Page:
While AI-based technology has recently been used to summon deepfakes and create a disturbing outline for running a death camp, the ever-pervasive digital juggernaut has also been used to write books under the byline of well-known authors.
The Guardian recently reported five books appeared for sale on Amazon that were apparently written by author Jane Friedman. Only, they weren’t written by Friedman at all: They were written by AI. When Friedman submitted a claim to Amazon, Amazon said they would not remove the books because she had not trademarked her name.
Though the books were eventually taken down, Friedman said the books were “if not wholly generated by AI, then at least mostly generated by AI.” She went on to say, “It feels like a violation, because it’s really low quality material with my name on it.” She explained: “It looks terrible. It makes me look like I’m trying to take advantage of people with really crappy books.”
The books’ low quality is just one of many issues involving this emerging phenomenon. It suggests anyone who knows how to man AI technology could publish virtually anything under anyone’s name, and there would be nothing the author could do about it until the damage was already done. It is easy to imagine how this technology could be used to destroy someone’s reputation.
The trouble continues. The creative and intellectual property of creatives is suddenly put in jeopardy by so-called digital progress, and it presents a new era of fake news and overt misinformation. In a world where it is already difficult to parse truth from falsehood, this technology could make it near impossible to decipher what is really happening in the world.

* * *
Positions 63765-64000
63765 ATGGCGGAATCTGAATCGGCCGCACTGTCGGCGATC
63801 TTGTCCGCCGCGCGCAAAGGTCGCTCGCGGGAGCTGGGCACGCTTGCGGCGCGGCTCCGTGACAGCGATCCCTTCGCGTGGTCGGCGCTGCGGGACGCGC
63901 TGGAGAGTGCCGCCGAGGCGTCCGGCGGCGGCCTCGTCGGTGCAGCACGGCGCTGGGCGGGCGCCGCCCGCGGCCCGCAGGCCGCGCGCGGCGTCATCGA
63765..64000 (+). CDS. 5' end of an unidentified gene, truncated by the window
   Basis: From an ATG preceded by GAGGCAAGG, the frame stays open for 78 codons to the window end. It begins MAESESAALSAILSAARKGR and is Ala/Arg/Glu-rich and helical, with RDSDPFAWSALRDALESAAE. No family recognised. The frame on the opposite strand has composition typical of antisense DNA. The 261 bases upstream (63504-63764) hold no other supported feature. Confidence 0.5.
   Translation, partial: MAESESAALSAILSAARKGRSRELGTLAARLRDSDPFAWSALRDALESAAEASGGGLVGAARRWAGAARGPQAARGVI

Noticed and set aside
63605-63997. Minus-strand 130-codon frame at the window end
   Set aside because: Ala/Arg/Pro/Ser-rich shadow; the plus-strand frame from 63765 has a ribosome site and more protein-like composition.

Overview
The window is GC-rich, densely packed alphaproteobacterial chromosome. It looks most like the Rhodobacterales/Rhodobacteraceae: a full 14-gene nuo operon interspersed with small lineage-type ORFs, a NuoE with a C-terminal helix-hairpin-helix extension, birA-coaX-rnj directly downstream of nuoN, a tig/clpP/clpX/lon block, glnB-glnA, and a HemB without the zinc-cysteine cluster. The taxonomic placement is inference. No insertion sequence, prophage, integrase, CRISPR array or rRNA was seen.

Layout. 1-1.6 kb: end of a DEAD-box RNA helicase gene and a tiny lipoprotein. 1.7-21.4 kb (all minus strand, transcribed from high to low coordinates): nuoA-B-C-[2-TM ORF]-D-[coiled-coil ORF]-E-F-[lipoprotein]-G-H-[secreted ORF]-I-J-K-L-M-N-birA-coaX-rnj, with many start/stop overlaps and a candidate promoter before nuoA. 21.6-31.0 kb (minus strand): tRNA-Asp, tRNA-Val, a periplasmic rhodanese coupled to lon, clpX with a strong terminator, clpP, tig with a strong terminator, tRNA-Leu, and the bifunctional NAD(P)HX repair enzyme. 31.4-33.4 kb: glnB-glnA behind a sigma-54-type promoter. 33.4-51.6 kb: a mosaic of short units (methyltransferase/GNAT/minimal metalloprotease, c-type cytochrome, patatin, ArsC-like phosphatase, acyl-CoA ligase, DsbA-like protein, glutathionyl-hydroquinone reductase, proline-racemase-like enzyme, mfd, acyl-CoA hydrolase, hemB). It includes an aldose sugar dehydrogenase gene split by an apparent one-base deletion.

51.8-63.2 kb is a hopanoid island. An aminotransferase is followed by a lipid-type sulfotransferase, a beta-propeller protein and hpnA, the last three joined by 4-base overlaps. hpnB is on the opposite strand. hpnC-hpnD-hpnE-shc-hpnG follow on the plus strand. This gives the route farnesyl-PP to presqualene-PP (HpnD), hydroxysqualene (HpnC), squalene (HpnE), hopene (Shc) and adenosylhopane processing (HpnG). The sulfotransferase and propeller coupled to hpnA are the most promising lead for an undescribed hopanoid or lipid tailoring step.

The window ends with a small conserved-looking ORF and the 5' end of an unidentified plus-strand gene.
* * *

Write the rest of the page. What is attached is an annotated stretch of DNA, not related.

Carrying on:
There is also the concern over identity theft, which appears to have happened to Friedman. If Amazon and other major platforms refuse to implement a system that can effectively identify an author, then what would prevent someone from using AI to publish material under a well-known name?
“Unless Amazon puts some sort of policy in place to prevent anyone from just uploading whatever book they want and applying whatever name they want, this will continue, it’s not going to end with me,” Friedman said. “They have no procedure for reporting this sort of activity where someone’s trying to profit off someone’s name.”
This situation also presents a serious issue for those of us who read. Friedman mentioned the books published under her name were poorly written. One reason AI writes poorly written books is because it wholly lacks the unique watermark of human thought and emotion. While we consume art for a multitude of reasons, I believe what we are really after is another individual’s idiosyncratic perspective and expression.
If we allow AI to commandeer the arts, whether in literature, music, or film, it could mean the erasure of authentic human expression. And if there is any real purpose to art, it is to sincerely communicate what is most profound about the human condition. These are expressions utterly inaccessible to AI, without recycling pre-existing material created by humans.
AI is profoundly incapable of producing Mozart’s “Jupiter Symphony,” Christopher Nolan’s Oppenheimer, or Shakespeare’s Hamlet. The reason why these works of art are so successful is, in part, because humans—with all their genius, flaws, and idiosyncrasies—made them. A hunk of technology—no matter how intelligent—simply lacks the twinkle of humanity necessary for a meaningful piece of art.
Though AI probably isn’t going anywhere, I still hold out hope that we will recognize its limitations to elevate and connect us through art. In our lonely modern era, what we need is more human connection, not less.
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